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Christmas in the Maldives could be on the ticket to a renovation of England’s ever-changing travel rules. The abundance does not end with the pruning of lands on the red list, which has attracted the biggest and most expensive restrictions. Travelers who are double-vaccinated can give up prior tests and replace each other with a cheaper lateral flow version. This will encourage the sick tourism industry, even if it comes after the summer holidays.
A complex and expensive testing regime — the previously mandatory PCR tests cost an average of £ 75 — has deterred prospective travelers. Visitors to red list countries – three of which, India, Pakistan and Turkey, are among the 20 most popular for visits to family and friends – return to £ 2,285 hotel bills for a 10 day stay. Pakistan and Turkey are removed from this list along with the Maldives and other dreamy places.
The timing matches the school holidays, a popular spot in Britain’s holiday calendar. Travel bookings move on lock and key with changes in restrictions. Chances are high that they are rising at the moment that Transport Secretary Grant Shapps tweeted the changes. Airlines, in turn, have become proficient in releasing extra capacity to accommodate later increases in demand when rules change.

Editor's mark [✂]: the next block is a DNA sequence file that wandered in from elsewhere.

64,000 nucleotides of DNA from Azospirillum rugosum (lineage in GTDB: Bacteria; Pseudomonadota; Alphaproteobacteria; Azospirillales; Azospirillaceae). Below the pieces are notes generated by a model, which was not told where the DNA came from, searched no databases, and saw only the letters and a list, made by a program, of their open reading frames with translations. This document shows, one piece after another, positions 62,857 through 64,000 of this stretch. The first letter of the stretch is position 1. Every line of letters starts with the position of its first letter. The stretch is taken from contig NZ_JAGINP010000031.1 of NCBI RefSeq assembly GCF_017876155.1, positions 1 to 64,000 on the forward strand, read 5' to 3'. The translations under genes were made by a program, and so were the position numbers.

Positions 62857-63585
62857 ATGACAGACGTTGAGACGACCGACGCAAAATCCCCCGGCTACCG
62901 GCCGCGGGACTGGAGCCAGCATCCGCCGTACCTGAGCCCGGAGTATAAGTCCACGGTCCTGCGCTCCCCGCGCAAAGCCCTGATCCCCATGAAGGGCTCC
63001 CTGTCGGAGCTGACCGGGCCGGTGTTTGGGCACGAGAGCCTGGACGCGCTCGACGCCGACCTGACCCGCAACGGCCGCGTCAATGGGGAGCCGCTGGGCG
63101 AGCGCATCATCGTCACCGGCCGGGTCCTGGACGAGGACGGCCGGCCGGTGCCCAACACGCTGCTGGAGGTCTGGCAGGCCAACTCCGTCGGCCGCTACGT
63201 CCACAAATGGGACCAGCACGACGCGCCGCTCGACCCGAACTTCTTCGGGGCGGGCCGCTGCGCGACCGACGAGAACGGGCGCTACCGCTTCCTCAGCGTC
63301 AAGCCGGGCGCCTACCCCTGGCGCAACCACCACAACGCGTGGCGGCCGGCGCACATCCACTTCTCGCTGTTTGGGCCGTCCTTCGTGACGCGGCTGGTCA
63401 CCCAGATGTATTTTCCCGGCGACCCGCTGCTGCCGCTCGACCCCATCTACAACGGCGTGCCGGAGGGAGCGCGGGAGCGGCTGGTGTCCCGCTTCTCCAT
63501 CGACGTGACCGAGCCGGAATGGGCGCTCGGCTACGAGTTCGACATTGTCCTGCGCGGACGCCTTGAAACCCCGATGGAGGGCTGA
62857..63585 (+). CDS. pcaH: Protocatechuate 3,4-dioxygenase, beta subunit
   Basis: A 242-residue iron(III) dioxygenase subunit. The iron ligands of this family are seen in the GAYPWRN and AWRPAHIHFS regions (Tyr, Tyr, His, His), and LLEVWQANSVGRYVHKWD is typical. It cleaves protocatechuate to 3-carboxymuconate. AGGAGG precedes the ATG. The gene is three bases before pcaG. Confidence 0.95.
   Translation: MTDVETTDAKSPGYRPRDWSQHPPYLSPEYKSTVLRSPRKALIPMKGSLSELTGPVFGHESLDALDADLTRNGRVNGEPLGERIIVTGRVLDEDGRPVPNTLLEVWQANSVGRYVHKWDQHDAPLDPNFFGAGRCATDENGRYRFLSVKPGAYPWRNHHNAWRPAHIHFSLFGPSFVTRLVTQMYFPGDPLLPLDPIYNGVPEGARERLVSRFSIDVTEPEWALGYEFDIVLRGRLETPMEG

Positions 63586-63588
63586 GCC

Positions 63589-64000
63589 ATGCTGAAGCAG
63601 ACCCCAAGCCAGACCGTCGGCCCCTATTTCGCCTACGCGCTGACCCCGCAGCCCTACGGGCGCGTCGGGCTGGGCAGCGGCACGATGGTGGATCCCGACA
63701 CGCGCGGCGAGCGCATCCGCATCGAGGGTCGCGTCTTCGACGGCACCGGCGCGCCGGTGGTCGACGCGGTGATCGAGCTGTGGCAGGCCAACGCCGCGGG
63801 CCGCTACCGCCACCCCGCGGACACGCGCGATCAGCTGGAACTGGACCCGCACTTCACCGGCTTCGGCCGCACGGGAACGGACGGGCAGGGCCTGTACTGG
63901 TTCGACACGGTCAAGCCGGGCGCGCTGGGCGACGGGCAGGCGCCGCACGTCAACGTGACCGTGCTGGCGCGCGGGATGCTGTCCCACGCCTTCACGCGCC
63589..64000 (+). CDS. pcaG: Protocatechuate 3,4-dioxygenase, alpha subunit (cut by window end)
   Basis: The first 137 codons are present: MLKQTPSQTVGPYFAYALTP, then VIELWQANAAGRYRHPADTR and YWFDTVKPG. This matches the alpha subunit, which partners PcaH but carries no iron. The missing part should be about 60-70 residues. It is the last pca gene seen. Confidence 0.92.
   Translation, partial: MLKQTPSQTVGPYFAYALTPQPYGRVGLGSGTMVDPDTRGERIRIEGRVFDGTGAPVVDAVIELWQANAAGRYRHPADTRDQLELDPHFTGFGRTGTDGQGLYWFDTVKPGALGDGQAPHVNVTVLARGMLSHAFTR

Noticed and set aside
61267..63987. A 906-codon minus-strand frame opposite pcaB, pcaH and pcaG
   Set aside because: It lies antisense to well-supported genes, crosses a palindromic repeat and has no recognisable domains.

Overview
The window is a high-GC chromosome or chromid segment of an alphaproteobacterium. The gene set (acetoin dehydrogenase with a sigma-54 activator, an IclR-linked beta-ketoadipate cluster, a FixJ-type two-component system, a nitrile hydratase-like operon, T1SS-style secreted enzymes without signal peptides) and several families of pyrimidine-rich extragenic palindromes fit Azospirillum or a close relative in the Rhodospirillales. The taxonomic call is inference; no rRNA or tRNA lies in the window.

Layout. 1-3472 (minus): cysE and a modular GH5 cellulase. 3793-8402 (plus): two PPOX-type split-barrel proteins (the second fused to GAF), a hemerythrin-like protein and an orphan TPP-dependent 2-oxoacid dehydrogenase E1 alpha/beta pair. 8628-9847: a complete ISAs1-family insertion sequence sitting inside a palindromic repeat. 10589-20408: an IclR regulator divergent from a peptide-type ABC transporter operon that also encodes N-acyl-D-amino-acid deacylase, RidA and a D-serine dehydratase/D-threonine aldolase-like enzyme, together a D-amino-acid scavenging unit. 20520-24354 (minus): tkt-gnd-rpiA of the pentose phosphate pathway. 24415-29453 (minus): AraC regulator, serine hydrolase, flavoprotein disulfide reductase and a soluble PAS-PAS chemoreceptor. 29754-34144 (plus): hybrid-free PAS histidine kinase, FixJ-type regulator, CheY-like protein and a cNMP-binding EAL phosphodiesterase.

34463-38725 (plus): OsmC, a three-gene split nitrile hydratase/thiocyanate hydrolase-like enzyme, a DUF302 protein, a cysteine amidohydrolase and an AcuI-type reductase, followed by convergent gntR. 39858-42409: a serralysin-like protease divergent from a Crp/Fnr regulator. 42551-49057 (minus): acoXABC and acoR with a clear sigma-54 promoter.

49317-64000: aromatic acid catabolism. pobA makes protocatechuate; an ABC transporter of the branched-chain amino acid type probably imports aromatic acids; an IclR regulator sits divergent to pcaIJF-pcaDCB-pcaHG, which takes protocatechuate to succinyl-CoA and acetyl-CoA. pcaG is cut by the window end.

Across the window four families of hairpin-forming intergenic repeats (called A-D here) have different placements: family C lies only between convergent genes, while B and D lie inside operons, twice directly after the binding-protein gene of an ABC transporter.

This paves the way for a stronger October. Airlines added 1.6 million seats month-on-month in September, according to the digital flight database OAG, despite the end of the traditional holiday season in Western Europe. A large part of the increase comes from Asia, which starts after the close of August. But flights between the UK and favorable destinations Spain, Italy and Portugal are also increasing.
Holiday operators lament the government of England, which was heavier than that of its European counterparts. Simplifying the traffic light system into just two categories, green and red, and switching to tests available for free on the NHS make life easier for holidaymakers and the industry they serve. Those who are not in a hurry to pack their bags should take the opportunity to pick up some shares of the airline.
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